Do animals have rights?

Do animals have rights? This is how the question is usually put. It sounds like a useful, ground-clearing way to start. 71) Actually, it isn’t, because it assumes that there is an agreed account of human rights, which is something the world does not have.

On one view of rights, to be sure, it necessarily follows that animals have none. 72) Some philosophers argue that rights exist only within a social contract, as part of an exchange of duties and entitlements. Therefore, animals cannot have rights. The idea of punishing a tiger that kills somebody is absurd, for exactly the same reason, so is the idea that tigers have rights. However, this is only one account, and by no means an uncontested one. It denies rights not only to animals but also to some people — for instance to infants, the mentally incapable and future generations. In addition, it is unclear what force a contract can have for people who never consented to it, how do you reply to somebody who says “I don’t like this contract”?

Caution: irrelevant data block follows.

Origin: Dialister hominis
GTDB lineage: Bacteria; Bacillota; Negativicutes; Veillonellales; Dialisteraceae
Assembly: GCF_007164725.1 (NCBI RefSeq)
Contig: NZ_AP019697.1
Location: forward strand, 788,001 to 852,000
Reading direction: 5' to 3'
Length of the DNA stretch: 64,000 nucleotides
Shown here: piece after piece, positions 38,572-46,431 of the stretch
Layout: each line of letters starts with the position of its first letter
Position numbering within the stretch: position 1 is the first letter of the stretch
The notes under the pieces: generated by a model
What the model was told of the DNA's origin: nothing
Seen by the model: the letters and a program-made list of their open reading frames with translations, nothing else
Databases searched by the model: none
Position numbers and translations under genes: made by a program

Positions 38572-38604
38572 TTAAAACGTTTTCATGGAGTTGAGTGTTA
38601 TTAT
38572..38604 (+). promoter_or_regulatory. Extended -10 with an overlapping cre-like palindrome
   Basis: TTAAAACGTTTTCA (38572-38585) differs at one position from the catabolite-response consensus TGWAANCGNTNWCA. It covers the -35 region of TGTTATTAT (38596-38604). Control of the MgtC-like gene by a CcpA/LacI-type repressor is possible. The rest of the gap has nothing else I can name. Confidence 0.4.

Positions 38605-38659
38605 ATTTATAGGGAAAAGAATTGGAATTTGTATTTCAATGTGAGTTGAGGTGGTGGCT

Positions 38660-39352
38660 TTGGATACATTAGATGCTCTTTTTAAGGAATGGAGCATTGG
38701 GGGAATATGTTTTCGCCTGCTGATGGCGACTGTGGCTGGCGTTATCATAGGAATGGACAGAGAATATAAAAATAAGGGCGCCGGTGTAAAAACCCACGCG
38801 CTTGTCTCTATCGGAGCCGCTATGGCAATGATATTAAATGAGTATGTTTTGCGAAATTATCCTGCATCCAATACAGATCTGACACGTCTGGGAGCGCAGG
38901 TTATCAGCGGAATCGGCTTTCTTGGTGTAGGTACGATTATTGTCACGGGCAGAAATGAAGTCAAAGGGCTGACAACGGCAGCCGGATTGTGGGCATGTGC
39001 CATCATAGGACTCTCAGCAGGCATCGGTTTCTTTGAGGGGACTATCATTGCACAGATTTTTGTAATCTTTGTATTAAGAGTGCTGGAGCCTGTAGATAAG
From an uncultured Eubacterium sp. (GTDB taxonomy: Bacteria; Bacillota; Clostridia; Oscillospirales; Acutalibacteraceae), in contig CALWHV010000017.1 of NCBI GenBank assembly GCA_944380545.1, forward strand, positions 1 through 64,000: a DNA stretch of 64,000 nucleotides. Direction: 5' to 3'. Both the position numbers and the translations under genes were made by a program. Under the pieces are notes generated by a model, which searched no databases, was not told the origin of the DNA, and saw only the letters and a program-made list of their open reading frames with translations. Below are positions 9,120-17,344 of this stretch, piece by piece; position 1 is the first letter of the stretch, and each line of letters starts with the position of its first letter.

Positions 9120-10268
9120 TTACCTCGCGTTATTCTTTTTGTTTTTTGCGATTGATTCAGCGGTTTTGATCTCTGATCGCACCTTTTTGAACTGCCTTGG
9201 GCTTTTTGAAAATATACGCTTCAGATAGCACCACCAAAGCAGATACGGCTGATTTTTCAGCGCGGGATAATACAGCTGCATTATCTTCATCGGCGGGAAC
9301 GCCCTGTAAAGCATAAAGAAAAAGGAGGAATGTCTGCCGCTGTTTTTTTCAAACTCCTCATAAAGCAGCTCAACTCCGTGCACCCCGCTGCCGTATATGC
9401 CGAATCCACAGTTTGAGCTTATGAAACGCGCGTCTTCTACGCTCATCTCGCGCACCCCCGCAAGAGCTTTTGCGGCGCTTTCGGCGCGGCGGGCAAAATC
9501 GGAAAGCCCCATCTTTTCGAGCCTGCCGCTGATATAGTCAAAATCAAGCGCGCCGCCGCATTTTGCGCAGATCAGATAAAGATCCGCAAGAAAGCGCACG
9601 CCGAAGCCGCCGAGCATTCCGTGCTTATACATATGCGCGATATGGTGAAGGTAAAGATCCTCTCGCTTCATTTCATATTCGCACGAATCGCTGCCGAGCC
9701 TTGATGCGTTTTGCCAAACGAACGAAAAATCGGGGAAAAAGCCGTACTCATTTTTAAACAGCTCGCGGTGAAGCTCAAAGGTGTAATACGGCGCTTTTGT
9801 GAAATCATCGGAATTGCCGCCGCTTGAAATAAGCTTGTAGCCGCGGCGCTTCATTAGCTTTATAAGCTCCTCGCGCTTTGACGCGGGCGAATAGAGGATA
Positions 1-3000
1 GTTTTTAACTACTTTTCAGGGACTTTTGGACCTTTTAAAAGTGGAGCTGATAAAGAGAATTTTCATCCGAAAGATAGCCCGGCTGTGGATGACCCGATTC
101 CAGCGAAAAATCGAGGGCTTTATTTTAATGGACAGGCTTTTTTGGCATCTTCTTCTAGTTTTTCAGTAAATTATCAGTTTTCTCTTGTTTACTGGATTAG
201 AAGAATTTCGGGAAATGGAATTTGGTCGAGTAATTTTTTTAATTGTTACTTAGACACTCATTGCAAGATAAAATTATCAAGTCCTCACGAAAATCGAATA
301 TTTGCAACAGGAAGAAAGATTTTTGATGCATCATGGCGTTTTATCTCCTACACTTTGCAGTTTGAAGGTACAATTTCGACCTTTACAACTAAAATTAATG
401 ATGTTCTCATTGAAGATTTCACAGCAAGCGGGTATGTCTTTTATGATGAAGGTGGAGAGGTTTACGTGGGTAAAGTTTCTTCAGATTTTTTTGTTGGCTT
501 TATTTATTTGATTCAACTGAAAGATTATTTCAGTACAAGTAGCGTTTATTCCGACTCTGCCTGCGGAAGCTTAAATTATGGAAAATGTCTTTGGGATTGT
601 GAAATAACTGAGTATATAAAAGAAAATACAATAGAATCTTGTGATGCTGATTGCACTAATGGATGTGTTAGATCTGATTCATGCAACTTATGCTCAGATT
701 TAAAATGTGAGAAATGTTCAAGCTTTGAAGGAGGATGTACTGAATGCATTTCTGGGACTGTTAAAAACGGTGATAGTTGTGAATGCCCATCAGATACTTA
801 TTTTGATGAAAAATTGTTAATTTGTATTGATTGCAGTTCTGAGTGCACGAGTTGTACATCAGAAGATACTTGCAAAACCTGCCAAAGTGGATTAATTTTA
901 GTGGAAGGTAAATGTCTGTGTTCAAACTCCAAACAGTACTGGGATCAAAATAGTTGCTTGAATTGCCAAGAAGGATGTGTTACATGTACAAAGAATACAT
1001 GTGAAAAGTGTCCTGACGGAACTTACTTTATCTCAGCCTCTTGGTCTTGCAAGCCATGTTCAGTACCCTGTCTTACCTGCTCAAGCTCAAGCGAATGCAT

The point is this: without agreement on the rights of people, arguing about the rights of animals is fruitless. 73) It leads the discussion to extremes at the outset: it invites you to think that animals should be treated either with the consideration humans extend to other humans, or with no consideration at all. This is a false choice. Better to start with another, more fundamental, question: is the way we treat animals a moral issue at all?

Many deny it. 74) Arguing from the view that humans are different from animals in every relevant respect, extremists of this kind think that animals lie outside the area of moral choice. Any regard for the suffering of animals is seen as a mistake — a sentimental displacement of feeling that should properly be directed to other humans.

This view which holds that torturing a monkey is morally equivalent to chopping wood, may seem bravely “logical.” In fact it is simply shallow: the confused center is right to reject it. The most elementary form of moral reasoning — the ethical equivalent of learning to crawl — is to weigh others’ interests against one’s own. This in turn requires sympathy and imagination: without which there is no capacity for moral thought. To see an animal in pain is enough, for most, to engage sympathy. 75) When that happens, it is not a mistake: it is mankind’s instinct for moral reasoning in action, an instinct that should be encouraged rather than laughed at